Spitting up in babies: What’s normal, what’s not
As a new mom, it can be so scary after feeding your baby breast milk or formula only to watch him or her spit up what seems like all of it. Is this normal? The answer is yes!
Spitting up is very common in babies – did you know that approximately 50% of babies under 3 months have experienced spitting up? This is because a muscle between the esophagus and stomach (called lower esophageal sphincter) that keeps stomach contents where they belong is still developing.
The difference between spitting up and vomiting is – spit up is easy flow of stomach contents mostly after feeding where as vomiting is forceful rather than slow dribbling.
Normal spitting up doesn’t interfere with a baby’s well-being. As long as your baby seems comfortable and is eating well and gaining weight, there’s little cause for concern. If your baby is gaining weight, then he or she isn’t being harmed by the calories lost through spitting up.
Rest-assured, most babies stop spitting up by age 12 months.
Below I’ve listed some of the ways to reduce spitting up in babies.
Feed your baby in a upright position
After each feeding place your baby in an upright position for 30 minutes. Avoid immediate active play or use of an infant swing.
Feeding your baby smaller frequent meals might help.
Burp your baby
Frequent burps during and after each feeding can keep air from building up in your baby’s stomach.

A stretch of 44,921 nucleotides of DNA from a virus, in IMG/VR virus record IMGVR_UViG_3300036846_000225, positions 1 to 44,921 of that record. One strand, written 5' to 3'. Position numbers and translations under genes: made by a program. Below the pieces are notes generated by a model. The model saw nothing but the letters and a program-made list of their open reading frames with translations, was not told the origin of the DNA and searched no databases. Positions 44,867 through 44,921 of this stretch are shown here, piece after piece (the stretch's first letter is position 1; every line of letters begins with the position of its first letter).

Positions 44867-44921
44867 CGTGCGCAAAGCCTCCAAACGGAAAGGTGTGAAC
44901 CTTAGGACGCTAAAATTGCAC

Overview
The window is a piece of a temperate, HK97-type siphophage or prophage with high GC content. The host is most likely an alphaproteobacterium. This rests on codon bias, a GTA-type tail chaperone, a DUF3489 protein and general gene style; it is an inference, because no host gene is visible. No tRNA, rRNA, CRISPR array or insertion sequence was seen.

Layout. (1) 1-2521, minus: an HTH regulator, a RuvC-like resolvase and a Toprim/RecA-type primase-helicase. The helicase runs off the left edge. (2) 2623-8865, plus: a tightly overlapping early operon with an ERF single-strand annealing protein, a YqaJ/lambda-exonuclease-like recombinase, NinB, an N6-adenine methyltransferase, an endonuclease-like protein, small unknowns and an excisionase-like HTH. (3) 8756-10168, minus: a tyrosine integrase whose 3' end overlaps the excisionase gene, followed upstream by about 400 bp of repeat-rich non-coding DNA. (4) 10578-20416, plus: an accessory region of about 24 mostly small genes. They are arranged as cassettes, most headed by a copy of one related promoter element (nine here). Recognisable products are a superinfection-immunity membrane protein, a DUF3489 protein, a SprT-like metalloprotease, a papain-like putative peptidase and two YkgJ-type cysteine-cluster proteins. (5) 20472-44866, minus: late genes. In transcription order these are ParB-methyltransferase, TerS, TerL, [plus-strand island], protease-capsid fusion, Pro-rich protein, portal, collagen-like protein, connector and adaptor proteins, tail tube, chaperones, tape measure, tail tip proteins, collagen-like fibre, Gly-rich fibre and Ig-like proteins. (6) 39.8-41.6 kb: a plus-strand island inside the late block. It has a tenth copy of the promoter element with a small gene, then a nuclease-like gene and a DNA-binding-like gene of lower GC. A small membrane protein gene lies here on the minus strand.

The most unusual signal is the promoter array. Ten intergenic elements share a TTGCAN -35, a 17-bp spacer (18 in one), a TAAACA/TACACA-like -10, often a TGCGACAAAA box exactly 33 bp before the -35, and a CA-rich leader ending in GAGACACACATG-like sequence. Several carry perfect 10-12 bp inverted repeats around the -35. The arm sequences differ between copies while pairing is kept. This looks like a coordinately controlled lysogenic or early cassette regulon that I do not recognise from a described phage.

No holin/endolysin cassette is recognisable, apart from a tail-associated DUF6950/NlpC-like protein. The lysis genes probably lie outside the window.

Put baby to sleep on his or her back
To reduce the risk of sudden infant death syndrome (SIDS), it’s important to place your baby to sleep on his or her back. Placing a baby to sleep on his or her tummy to prevent spitting up isn’t recommended.
Experiment with your own diet
If you’re breastfeeding, your baby’s doctor might suggest that you eliminate dairy products or certain other foods from your diet.
Certain signs and symptoms may indicate something more serious than spitting up.
Contact your baby’s doctor if your baby:
Isn’t gaining weight
Spits up forcefully
Spits up green or yellow fluid
Spits up blood or a material that looks like coffee grounds
Refuses feedings repeatedly
Has blood in his or her stool
Has difficulty breathing or other signs of illness
Begins spitting up at age 6 months or older
Cries for more than three hours a day and is more irritable than normal
Has fewer wet diapers than usual
Source: Mayo Clinic
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